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- Veröffentlicht auf Amazon.com
Format: Kindle Edition
This is one of the finest nonfiction books I've read in some time. A couple bullet points:
1. The writing is superb. The Durants (I credit the two) matured into a staggering competency with succinct, concise prose. Dig: this volume covers 1000 years of complicated, interdependent, poorly resourced history, culture, and aesthetic, and at roughly 1000 pages, they have the breathing room of a page a year. Yet I rarely felt important events or trends were being too quickly glossed over, nor did I feel anything was over-explored.
2. There is a crazy Western bias. I think this is a little more than grain of salt territory, that is, excusing them for the time and era of the book's production. Having studied so intimately the cultures and histories of the world, I would have expected a stand up scholar to reflect much less of his or her own bias, and yet tenets of Islam are unfairly derided while similar beliefs in Christianity are affectionately excused. This was a major fault, but, reader, with blinders on you'll progress happily.
3. The Kindle percentage tracker is obscene. The book basically ends at 65%, with the rest devoted to less than 1% of images, and then the rest index, bibliography, notes, etc. Around 55% you may feel exhaustion with the book, but if you continue the rewards are yours.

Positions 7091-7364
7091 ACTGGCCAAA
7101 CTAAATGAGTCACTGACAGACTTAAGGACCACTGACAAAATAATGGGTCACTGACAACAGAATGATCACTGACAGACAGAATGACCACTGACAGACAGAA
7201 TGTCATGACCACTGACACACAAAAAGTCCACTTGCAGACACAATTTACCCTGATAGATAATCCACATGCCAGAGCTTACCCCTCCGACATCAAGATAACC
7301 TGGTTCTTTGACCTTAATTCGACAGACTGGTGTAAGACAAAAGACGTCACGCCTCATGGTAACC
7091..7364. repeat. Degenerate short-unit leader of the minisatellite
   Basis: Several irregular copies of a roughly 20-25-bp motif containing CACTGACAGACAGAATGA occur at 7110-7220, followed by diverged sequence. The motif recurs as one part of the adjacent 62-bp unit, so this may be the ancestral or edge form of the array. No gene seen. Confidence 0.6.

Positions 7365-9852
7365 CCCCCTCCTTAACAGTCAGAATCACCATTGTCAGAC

4. The history is dazzling. I am new to Middle Ages scholarship and was not expecting to venture into such a richly defined world as the one the Durants reveal. Their guidance is much appreciated, as the discursive, elliptical route we take from the fall of Rome's European stewardship through the rise of the Eastern Empire, and the development of Islam and Judaism, until we circle back to discuss primarily Western European development from about 600 to 1300, was easy to follow and seemed, to me, structurally inescapable. Additionally, any time you come across a section that holds your interest less than others--for me, the development of musical notation was far less captivating than Frederick II's papal wars--you know a new section is right around the corner. The length of the book is certainly difficult to cover, but it is highly doable.
This was my first Story of Civilization volume, and I hope to complete all 11. I leave you with one of my favorite quotes from the book, as the Durants summarize the onset of the so-called "Dark Ages," refusing that appellation and its pejorative connotations:
"The Roman Empire had raised science, prosperity, and power to their ancient peaks. The decay of the Empire in the West, the growth of poverty and the spread of violence, necessitated some new ideal and hope to give men consolation in their suffering and courage in their toil: an age of power gave way to an age of faith. Not till wealth and pride should return in the Renaissance would reason reject faith, and abandon heaven for utopia. But if, thereafter, reason should fail, and science should find no answers, but should multiply knowledge and power without improving conscience or purpose; if all utopias should brutally collapse in the changeless abuse of the weak by the strong: then men would understand why once their ancestors, in the barbarism of those early Christian centuries, turned from science, knowledge , power, and pride, and took refuge for a thousand years in humble faith, hope, and charity."